I am diverting laundry water and oxygen bleach with plant compatible soaps.
asked 30 November 2016 asked by nancyelizabethsaltsman (330 points)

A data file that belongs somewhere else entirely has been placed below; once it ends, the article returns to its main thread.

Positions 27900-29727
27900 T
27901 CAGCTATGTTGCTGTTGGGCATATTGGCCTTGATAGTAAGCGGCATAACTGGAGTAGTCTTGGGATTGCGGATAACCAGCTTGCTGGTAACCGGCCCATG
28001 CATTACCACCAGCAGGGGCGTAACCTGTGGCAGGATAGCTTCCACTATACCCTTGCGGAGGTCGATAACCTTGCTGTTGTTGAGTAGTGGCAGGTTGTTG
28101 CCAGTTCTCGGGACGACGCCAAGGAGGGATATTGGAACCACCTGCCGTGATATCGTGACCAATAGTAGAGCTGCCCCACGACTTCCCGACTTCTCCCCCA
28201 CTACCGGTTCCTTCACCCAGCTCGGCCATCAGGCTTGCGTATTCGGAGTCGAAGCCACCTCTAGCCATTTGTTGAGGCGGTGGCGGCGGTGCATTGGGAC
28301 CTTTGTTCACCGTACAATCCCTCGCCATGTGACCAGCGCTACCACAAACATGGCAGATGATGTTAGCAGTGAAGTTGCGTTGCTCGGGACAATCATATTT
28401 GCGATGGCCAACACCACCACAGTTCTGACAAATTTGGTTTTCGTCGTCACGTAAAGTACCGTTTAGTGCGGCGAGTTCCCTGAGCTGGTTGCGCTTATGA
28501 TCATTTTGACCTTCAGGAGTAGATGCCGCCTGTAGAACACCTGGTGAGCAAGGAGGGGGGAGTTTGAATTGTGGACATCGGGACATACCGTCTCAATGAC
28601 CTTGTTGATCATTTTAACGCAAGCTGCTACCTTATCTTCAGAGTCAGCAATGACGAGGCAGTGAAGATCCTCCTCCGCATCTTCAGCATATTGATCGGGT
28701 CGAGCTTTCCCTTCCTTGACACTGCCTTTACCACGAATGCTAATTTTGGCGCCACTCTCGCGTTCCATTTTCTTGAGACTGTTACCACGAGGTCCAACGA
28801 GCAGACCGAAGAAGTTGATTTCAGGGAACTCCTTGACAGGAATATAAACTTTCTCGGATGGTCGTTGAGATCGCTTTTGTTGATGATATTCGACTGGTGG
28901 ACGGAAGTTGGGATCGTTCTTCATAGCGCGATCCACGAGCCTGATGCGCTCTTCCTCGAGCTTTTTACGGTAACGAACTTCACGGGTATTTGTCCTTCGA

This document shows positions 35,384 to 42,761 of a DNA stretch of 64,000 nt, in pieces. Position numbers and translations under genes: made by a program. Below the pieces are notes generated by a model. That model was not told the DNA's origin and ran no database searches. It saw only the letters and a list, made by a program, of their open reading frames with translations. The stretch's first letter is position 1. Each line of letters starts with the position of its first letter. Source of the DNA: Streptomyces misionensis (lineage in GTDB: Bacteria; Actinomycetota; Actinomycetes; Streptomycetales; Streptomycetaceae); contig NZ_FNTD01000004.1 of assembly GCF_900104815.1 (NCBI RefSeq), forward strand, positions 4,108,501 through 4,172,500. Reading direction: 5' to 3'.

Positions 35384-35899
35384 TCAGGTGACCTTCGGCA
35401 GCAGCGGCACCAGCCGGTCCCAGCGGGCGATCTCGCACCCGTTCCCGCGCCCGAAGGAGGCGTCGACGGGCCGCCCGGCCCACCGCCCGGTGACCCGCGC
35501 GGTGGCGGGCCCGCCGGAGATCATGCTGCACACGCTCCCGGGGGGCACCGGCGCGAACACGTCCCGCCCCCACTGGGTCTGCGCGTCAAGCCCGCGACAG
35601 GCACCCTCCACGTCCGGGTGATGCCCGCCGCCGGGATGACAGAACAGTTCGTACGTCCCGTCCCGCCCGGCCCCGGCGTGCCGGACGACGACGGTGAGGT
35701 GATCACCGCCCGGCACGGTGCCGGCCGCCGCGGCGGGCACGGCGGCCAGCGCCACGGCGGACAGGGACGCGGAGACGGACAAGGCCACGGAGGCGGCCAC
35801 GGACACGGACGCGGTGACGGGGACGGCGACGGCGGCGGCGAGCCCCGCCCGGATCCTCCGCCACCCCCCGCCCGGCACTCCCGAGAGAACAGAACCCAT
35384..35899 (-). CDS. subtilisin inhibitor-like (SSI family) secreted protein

Thank you! Thank you for being aware of the laundry water and the oxygenated bleach being a potential concern. Many people, even those who are fully conscious of what they put into the wastewater system, don’t think about it at this level. So I, for one, applaud your efforts. So what we’re talking about here is managing greywater. Laundry isn’t blackwater – that comes from the toilet and the kitchen sink. That means your best solution here to seek out detergents and bleaches that have ingredients in them that would be biodegradable. They might also be called “biocompatible.” Sulfur, potassium, phosphorus, and nitrogen are all good ingredients. Then there is the list of ingredients that you would want to try to avoid when it comes to detergents, bleaches, soaps, and the like. Borax, sodium, anything that says “sodium” in the ingredient name, chlorine bleach, peroxygen, petroleum distillates, titanium or chromium oxide, synthetic fragrances, artificial colors, biological enzymes, antibacterial soaps or cleaners, and alkylbenzene. If the product says that it is a “whitener” or a “softener,” then it is best to avoid the product. That covers the laundry detergents. What I would recommend personally using instead of bleach, including Stain Solver, is hydrogen peroxide. Don’t get me wrong – bleach kills stuff. The only problem is that it is also a residual product. Put bleach into your laundry and the residuals that get left behind on the clothing can be absorbed into your skin. And that’s BEFORE it even becomes a wastewater issue. Just 8 ounces of 3% hydrogen peroxide solution, the stuff you can find in virtually every store, will whiten clothes just like bleach does.